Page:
"After my death our beloved Church abroad will break three ways .... first the Greeks will leave us as they were never a part of us ... then those who live for this world and its glory will go to Moscow ... what will remain will be those souls faithful to Christ and His Church." St. Philaret of NY 1985

Interview October 30, 1970

March 26, 2013, 5:00 pm

ARCHIVE: "Hasty actions do not contribute to a real overcoming the split .
Interview of sv. Metropolitan Philaret (Voznesensky), First Hierarch of the ROCOR, Catholic weekly "Public", October 30, 1970

- Your Eminence, what is the church canonical basis for the independence of the Russian Orthodox Church, which is not subject to the Moscow Patriarchate?

- Anticipating the approach of the situation in which "the Supreme Church Administration ... for some reason ceases its activities," the Holy Synod and the Supreme Church Council of the Russian Church, with the blessing of the most holy Patriarch Tikhon on November 20, 1920, by special resolution No. 362 imputed the duty to the bishops of the Russian Church which will preserve the freedom of action, "the organization of the highest authority of the Church Authority for several dioceses in the same conditions." Responsibility for the organization of such an instance Resolution of November 20, 1920 placed on "the oldest in the designated group by the rank of bishop."

The resolution of November 20, 1920 was exactly executed by the oldest of the 34 bishops of the Russian Church who were abroad at that time, His Beatitude Metropolitan Anthony of Kiev and Galicia.

The decree foresaw that the state of affairs that required such a decision "would take a long or even permanent character" and determined the duration of any measures and powers arising from the Decree, the restoration of a free, normally functioning central church authority in Russia.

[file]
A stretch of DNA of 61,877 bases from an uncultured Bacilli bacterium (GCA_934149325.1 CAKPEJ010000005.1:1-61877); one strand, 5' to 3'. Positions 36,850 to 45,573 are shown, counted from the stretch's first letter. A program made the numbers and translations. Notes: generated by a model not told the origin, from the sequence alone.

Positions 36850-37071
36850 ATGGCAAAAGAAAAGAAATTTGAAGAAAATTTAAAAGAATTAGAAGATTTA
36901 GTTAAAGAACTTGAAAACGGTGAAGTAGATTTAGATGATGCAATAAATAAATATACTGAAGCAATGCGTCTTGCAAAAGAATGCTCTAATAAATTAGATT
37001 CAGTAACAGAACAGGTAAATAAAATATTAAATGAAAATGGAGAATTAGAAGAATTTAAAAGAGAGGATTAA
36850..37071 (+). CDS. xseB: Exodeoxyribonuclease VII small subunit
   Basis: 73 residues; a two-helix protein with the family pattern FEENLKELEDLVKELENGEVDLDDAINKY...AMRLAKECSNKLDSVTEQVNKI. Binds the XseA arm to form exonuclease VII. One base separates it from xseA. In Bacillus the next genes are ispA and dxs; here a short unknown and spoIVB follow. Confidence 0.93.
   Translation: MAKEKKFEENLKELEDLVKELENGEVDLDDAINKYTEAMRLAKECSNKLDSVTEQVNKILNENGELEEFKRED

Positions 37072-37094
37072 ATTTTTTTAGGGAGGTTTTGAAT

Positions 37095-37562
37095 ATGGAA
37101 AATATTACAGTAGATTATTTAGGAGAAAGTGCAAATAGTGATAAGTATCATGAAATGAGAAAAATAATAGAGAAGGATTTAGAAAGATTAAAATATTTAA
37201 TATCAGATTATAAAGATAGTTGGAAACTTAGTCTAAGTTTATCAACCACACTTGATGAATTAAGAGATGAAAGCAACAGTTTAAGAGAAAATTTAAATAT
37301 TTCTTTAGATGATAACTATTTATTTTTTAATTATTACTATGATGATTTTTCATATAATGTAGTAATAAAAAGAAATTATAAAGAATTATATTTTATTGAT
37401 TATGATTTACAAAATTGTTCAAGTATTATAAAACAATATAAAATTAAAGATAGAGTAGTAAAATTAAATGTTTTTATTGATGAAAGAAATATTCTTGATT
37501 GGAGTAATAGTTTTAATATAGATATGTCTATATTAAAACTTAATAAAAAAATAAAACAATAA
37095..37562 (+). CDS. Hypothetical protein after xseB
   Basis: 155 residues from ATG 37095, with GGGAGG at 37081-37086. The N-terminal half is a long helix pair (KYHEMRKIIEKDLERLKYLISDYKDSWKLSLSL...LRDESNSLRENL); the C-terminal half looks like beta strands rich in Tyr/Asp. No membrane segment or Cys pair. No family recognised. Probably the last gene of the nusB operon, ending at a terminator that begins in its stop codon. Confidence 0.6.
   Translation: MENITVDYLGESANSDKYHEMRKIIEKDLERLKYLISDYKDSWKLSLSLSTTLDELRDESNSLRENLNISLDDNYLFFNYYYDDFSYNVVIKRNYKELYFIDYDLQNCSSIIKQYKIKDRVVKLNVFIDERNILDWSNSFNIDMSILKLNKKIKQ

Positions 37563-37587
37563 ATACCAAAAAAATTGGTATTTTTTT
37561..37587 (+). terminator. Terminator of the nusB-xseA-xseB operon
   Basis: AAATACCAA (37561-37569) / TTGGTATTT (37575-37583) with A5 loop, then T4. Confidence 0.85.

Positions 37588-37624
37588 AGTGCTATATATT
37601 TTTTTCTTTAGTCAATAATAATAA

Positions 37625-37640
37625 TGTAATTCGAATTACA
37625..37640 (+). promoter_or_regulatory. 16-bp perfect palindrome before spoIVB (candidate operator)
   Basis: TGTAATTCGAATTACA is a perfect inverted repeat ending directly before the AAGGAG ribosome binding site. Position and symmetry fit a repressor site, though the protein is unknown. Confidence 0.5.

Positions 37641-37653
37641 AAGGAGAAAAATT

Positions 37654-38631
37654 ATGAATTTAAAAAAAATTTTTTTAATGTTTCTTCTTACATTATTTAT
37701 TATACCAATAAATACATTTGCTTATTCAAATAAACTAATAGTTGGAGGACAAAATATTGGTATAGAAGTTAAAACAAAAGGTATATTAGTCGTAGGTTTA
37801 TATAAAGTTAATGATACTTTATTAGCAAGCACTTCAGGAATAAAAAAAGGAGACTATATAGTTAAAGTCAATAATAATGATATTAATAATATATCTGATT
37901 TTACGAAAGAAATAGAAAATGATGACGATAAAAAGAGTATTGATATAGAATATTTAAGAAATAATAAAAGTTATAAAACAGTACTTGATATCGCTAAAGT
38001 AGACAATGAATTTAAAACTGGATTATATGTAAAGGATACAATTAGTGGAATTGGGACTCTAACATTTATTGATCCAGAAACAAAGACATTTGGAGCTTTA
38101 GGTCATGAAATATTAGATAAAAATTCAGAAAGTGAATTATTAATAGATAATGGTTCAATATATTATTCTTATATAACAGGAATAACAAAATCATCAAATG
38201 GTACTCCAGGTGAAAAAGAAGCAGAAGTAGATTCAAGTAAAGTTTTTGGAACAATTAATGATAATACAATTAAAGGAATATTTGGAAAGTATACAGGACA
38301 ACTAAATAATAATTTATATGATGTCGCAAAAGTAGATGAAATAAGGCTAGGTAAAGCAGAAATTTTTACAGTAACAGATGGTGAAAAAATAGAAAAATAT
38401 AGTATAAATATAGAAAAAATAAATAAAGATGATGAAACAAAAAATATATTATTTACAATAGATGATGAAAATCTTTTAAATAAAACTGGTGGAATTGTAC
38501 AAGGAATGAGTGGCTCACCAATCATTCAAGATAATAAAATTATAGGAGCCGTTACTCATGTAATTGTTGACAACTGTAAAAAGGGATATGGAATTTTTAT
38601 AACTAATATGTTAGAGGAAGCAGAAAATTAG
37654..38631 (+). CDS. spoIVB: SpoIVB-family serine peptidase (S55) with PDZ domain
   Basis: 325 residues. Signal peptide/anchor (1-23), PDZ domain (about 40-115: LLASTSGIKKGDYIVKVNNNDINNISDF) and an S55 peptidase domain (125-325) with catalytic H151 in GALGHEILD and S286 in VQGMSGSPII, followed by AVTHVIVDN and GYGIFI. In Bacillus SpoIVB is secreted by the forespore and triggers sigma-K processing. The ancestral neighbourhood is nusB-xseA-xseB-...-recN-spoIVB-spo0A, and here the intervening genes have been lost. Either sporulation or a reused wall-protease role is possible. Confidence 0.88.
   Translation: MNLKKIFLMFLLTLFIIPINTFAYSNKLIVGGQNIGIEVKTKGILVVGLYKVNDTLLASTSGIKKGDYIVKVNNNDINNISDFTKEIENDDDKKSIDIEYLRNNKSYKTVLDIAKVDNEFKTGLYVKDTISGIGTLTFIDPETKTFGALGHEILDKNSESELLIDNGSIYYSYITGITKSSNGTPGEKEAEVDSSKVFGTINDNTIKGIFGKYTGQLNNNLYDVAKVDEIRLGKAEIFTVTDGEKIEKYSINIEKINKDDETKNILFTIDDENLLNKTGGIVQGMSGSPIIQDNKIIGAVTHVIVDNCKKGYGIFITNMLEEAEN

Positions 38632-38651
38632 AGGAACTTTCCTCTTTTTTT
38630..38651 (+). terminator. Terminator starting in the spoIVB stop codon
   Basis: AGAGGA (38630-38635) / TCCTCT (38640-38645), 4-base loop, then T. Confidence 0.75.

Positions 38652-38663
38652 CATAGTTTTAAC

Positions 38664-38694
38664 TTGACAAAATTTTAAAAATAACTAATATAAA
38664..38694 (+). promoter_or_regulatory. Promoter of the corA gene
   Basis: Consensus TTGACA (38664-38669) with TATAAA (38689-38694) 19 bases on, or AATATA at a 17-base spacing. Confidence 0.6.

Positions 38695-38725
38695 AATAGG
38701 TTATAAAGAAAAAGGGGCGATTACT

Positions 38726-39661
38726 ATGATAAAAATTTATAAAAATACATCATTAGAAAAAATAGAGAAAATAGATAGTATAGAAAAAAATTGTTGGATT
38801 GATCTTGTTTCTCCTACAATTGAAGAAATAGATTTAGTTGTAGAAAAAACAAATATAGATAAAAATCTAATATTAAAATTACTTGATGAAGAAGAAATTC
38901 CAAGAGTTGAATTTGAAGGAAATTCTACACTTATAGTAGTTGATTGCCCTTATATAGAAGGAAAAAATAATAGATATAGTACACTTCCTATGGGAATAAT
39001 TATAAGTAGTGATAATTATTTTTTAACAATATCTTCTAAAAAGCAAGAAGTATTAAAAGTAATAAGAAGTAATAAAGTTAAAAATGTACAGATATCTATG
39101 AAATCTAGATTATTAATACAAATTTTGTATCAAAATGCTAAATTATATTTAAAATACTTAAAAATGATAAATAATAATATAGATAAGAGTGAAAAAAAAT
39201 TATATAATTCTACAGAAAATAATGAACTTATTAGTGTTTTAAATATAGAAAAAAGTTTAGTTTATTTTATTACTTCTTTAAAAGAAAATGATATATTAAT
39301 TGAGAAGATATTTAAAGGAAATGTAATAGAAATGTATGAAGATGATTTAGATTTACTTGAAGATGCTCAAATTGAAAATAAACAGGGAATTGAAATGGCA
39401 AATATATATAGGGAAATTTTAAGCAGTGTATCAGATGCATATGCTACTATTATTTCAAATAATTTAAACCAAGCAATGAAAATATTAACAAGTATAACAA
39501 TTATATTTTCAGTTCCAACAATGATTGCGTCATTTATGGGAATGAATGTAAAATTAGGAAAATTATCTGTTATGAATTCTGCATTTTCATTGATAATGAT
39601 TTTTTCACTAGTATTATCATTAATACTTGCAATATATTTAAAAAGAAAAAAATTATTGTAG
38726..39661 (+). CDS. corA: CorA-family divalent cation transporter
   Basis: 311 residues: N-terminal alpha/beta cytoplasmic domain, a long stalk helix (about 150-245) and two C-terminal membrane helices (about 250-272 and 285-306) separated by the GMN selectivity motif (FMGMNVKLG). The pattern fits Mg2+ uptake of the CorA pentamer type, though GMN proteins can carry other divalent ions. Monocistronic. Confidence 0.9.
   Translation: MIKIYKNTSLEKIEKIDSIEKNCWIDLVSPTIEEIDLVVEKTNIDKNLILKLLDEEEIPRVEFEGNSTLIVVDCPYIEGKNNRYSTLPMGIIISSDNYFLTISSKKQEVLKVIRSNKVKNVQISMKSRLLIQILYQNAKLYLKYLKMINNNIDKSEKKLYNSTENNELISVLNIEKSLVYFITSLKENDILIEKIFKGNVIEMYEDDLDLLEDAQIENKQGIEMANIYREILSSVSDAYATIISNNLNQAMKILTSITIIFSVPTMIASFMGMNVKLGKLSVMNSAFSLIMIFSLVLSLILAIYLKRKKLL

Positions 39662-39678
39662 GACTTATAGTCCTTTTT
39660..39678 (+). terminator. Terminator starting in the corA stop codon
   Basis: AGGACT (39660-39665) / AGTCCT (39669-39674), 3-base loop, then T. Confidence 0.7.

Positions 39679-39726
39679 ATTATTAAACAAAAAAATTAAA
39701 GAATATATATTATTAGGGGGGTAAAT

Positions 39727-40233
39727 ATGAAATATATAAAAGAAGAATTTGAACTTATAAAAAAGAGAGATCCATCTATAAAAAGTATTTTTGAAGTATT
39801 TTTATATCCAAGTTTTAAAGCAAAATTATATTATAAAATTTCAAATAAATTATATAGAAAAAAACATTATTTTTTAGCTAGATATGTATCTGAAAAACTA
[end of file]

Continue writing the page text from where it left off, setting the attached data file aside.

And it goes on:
The various prohibitions and interdictions to which the Moscow Patriarchate subsequently subjected the foreign organization were all imposed under the conditions of the imprisonment and captivity of the patriarchy and therefore cannot abolish the church-canonical basis for the existence of the free part of the Russian Church abroad — the Decrees of November 20, 1920. This document is not the “granting of rights” to free bishops for self-government, but imposing on them the duty of a completely definite way in which they must under all circumstances go until the Church in Russia itself becomes free and convenes a free Local Council, before which The foreign part of the Russian Church will have to report.

- What circumstances prevent the communion of the foreign part of the Russian Church with the Moscow Patriarchate?

- The Moscow Patriarchate in its current composition is formed from individuals selected by atheistic power, absolutely controlled by it and not free.

The main sign of the lack of freedom of the patriarchate is that it not only does not glorify the countless new martyrs of the Russian Church, but even scoffs at their memory, claiming that there has been no persecution of the Church in the USSR, and even never has happened. It is their lips that say not the Church, but "a liar and the father of lies." Communicating with them would mean communicating with him.